The RTA regular author Dmitry Astakhov notes that the Moldovan leadership has to repeatedly ‘swear love’ to Brussels to maintain the favor of the European bureaucracy
The previous day the Prime Minister of Moldova Maia Sandu visited Lithuania. At a meeting with President Gitanas Nauseda, the head of the government of Moldova stated that the only solution for the country’s development is integration into the European Union to ensure democracy, respect for human rights and a high standard of living of Moldovan citizens and reforms in key areas, such as the justice sector and the fight against corruption.
Sandu is true to herself and does not spring any surprises: the ACUM leader has long and consistently advocated the European integration of the country and carried this idea through the entire political career. Everything would be fine, but the partners in the new ruling coalition after expelling Vlad Plahotniuc and overthrowing the authoritarian regime of the Democratic Party agreed to create a power free from geopolitics. In other words, Igor Dodon and Maia Sandu decided to put aside their controversy on Moldova’s foreign policy in order to unite their efforts for the sake of domestic political achievements.
According to the plan, the rejection of geopolitics would help to establish stability in the country, to stop the split of society, as well as to bring the international partners of Chisinau – Russia, the US and the European Union – to the ‘reset’ of relations on the Moldovan track. In fact, this moratorium does not work: Maia Sandu, whenever possible, says that Moldova can only go to Europe, and Igor Dodon does not seek to stop the foreign policy speeches of his colleague in the coalition.
The current situation of ‘tacit agreement’ with the geopolitical rhetoric of the ACUM bloc can be explained very simply. No one wants to ‘scare off’ the emerging fragile balance of power between the right-wingers and the socialists, because the balance in theory will preserve the current anti-oligarchic power for quite a long time. Moscow partners of Igor Dodon could recommend the head of state to ‘stand up’ for the Russian vector of foreign policy of Moldova, but what for? In practice, this will not only lead to a tough (and even nervous) response from Maia Sandu, Andrei Nastase and their coalition partners, but will also awaken the demon of years of mistrust between the PSRM and the ACUM. And Europe will begin to doubt that a forced coalition with pro-Russian forces was indeed a good idea for preserving European interests in Moldova.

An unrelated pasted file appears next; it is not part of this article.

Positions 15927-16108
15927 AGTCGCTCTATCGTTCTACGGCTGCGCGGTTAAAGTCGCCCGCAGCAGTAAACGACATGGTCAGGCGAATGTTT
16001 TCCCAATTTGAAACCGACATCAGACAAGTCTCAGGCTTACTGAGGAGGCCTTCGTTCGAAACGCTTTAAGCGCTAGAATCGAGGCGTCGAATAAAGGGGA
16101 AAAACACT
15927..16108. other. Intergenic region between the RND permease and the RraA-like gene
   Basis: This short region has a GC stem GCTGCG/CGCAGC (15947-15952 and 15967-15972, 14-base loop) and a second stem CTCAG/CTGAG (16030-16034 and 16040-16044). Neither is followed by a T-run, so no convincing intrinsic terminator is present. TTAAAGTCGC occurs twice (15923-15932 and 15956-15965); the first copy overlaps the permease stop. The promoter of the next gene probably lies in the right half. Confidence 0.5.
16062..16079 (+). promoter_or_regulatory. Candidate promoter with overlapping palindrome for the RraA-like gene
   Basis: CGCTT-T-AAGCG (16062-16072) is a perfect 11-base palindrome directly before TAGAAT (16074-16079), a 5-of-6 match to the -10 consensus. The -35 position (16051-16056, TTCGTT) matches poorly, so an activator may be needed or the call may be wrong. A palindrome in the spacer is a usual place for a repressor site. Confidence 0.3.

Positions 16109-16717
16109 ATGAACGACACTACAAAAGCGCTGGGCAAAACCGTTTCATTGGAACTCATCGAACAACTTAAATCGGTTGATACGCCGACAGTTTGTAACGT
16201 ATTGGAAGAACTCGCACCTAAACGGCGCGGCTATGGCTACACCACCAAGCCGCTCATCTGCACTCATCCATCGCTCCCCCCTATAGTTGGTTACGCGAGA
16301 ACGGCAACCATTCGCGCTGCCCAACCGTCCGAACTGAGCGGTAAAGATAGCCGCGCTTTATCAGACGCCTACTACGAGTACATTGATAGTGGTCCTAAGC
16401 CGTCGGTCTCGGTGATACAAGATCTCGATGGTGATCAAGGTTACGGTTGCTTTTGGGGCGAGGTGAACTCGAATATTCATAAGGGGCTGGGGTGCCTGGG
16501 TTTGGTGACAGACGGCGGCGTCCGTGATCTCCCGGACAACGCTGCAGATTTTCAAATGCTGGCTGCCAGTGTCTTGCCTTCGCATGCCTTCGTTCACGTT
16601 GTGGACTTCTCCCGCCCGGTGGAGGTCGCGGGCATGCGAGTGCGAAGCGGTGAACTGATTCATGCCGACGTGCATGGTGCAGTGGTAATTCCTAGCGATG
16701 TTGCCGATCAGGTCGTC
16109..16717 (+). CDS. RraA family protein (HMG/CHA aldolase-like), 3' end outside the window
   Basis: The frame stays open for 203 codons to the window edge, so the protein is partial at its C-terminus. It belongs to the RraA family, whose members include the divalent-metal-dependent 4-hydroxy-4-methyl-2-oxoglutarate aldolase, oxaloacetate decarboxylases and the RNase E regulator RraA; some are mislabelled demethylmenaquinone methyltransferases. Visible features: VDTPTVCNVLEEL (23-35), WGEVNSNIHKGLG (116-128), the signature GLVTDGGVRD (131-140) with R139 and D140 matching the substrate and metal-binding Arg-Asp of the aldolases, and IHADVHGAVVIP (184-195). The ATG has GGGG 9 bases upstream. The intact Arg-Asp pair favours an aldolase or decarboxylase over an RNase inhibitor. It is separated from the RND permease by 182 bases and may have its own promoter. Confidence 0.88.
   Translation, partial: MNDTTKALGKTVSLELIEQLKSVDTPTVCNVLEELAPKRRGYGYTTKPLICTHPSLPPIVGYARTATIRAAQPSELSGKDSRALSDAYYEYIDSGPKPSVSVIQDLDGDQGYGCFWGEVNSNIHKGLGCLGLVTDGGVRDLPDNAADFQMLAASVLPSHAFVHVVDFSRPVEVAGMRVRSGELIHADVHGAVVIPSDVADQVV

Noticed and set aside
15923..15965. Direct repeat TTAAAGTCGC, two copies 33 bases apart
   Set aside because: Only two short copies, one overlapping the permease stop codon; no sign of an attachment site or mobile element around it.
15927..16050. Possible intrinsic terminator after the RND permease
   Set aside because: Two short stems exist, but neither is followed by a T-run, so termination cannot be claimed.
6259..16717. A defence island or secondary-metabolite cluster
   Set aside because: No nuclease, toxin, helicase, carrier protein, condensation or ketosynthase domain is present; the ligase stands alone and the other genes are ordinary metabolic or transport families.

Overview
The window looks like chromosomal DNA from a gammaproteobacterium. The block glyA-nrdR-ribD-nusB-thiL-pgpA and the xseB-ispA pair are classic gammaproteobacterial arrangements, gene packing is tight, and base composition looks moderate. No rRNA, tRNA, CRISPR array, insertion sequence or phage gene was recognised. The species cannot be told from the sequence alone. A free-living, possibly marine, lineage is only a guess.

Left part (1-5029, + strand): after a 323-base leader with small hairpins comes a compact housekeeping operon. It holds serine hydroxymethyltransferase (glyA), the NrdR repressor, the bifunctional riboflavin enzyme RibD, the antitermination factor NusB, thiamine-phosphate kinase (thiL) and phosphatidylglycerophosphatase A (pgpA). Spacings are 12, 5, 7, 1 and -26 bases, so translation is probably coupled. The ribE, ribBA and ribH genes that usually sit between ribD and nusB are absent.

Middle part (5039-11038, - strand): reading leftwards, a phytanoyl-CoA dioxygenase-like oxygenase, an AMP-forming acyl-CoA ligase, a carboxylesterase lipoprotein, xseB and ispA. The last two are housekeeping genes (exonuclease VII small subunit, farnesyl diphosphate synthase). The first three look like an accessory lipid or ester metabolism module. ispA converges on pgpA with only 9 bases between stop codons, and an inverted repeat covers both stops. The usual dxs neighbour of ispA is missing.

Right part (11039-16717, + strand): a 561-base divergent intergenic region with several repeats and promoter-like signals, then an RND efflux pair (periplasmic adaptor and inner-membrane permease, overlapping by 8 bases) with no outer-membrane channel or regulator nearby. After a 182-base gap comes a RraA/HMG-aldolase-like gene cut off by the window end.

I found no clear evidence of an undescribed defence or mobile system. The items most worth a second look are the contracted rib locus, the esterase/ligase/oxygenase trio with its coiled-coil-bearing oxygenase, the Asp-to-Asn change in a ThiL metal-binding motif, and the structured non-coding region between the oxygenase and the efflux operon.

According to some experts, in fact, it is even more prosaic. They believe that after many years of stalling reforms and the European ‘success story’ of Moldova slipping to the model of oligarchic arbitrariness for European money, not only Brussels, but in general all the country’s international partners have made disappointing conclusions about the Moldovan democracy and the level of the national political culture. In this sense, neither the ACUM bloc, nor the Party of Socialists, nor any other political force in Moldova has any reason to be considered an exception. Any of the current politicians in the country one way or another built their career in the past years and even decades, so descendants are unlikely to find at least a dozen achievements of the Moldovan state worthy of history books.
In this regard, the current Moldovan authorities have the hardest part: the ‘bad aftertaste’ after the government of Plahotniuc is so huge that Maia Sandu will have to swear love more to the European Union, democratic reforms, IMF recommendations, Western values and the European way of life. In fact, now it is the only way how the Moldovan government can support the fragile confidence of European officials. Since the risk of repeating the sad experience of predecessors tends to the maximum, and the resources for a qualitative ‘breakthrough’ to build Europe within Moldova are few.
The fears of Europeans can be understood, and Maia Sandu is well aware of this. She was a minister in the government of Leanca, Gaburici and Filat, and her colleague at the coalition Igor Dodon has created his own party, branched off from the Communist Party, which then usurper Plahotniuc made the parliamentary majority. In past years, experts have repeatedly doubted sincerity of the confrontation between Dodon and Plahotniuc, although not confirmed, but casting a shadow on the figure of the President. It will not be easy to outweigh this dense tangle of unpleasant intricacies and return the trust of the EU to the country’s leadership.
That is why in the near future the government will continue to invent exotic reasons to show themselves as real pro-Europeans, be it mourning for the victims of authoritarian regimes on the anniversary of the Molotov-Ribbentrop Pact. The intrigue is whether the government of Sandu will have enough ingenuity until Chisinau can boast of real success on its way to Europe, and whether this bright time will come at all.
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